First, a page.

Filed under: Afghanistan, Africa, Asia, Capitalism, China, Developing Nations, Domestic Policy, Economics, Economy, Education, Europe, Foreign Policy, Free Markets, Freedom, History, Intelligence, Iran, Islam, Israel, Japan, National Security, The United States | Tags: Herbert E. Meyer, The Cold War, The Reagan Administration, The World Today
“Herbert E. Meyer (Herb) served as vice chairman of the CIA’s National Intelligence Council under President Reagan. He was one of the few people in the 1980’s to perceive that the U.S. and its allies might have turned the corner and were on the way to winning the Cold War.”
You may not have noticed, but the media seldom talks about facts. It’s almost all opinion. Herb Meyer talks facts, and gives you the evidence on which the facts are based. That original paper: “Why Is The World So Dangerous?” from 1983 has long since been declassified, and is available to be downloaded here. Most of his speeches are different versions of “Why is the World So Dangerous”— because that’s what we need to hear. This one was delivered to the Northwest Business Club on March 9th this year. He gives us his version of history, and explains what we need to know to cope. The address is a little over an hour and worth every minute, so try for some time this weekend. You’ll be glad you did, and you’ll think a little differently about the world today. He is a great speaker, funny, charming, and utterly fascinating.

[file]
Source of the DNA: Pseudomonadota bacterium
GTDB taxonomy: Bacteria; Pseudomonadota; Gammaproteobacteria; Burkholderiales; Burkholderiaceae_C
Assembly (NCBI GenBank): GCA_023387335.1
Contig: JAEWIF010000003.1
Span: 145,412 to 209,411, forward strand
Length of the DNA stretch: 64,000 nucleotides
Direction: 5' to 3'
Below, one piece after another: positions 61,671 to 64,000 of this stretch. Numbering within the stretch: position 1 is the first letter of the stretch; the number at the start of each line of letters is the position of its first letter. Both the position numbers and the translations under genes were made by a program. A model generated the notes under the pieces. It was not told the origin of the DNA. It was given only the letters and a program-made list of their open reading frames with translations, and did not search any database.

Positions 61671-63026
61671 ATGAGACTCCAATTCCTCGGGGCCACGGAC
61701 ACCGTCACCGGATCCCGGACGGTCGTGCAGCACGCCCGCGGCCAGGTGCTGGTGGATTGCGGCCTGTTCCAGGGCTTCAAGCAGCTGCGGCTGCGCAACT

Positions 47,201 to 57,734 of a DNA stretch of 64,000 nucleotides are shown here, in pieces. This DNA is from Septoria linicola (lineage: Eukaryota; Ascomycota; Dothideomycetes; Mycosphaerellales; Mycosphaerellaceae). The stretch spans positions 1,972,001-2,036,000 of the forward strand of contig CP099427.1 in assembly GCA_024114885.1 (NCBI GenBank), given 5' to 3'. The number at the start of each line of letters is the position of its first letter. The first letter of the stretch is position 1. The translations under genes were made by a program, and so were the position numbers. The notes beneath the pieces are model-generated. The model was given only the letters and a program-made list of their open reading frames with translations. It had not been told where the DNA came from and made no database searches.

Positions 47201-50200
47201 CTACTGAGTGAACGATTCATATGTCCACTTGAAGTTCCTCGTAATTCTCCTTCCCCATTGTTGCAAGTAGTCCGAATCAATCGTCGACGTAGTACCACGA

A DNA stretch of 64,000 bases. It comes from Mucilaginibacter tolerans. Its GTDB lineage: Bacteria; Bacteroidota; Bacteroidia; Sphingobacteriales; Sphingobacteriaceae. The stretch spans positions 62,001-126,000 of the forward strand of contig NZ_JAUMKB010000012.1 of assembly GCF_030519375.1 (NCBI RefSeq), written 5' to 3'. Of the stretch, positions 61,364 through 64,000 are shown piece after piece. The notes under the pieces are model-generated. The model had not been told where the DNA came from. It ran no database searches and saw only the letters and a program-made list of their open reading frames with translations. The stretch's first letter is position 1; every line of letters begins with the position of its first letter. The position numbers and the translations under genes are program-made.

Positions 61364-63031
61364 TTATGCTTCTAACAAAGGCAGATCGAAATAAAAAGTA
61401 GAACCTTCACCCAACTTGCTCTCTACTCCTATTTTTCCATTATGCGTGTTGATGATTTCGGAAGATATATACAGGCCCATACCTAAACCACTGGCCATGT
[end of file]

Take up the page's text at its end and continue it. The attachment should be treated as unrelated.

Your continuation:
ADDENDUM: If you go to You Tube, there are lots of Herb Meyer’s speeches, many with the same name. I picked this one as one of the most recent. and they are similar because Mr. Meyer has to put you in the right historical frame of mind to grasp the changing nature of the trends. His basic argument does not change, because, well, he’s clearly right, and a little repetition merely reinforces the point.
Filed under: Bureaucracy, Foreign Policy, History, Intelligence, Iran, Iraq, Islam, Israel, Middle East, Military, National Security, The United States | Tags: Iran's Revolutionary Guards Quds-Force, Supreme Leader Ali Khamenei, Victor Davis Hanson
Much has been written after Deputy National Security Advisor Ben Rhodes had a lengthy interview with the New York Times about his part in The Iran Deal, his ‘mind-meld’ with the president, and how they fooled the public into believing that the deal came about only when Iran elected a new “more moderate” administration, rather than admit that the Iran Deal was Obama’s intent from the first days of his presidency. It was all hooey, of course.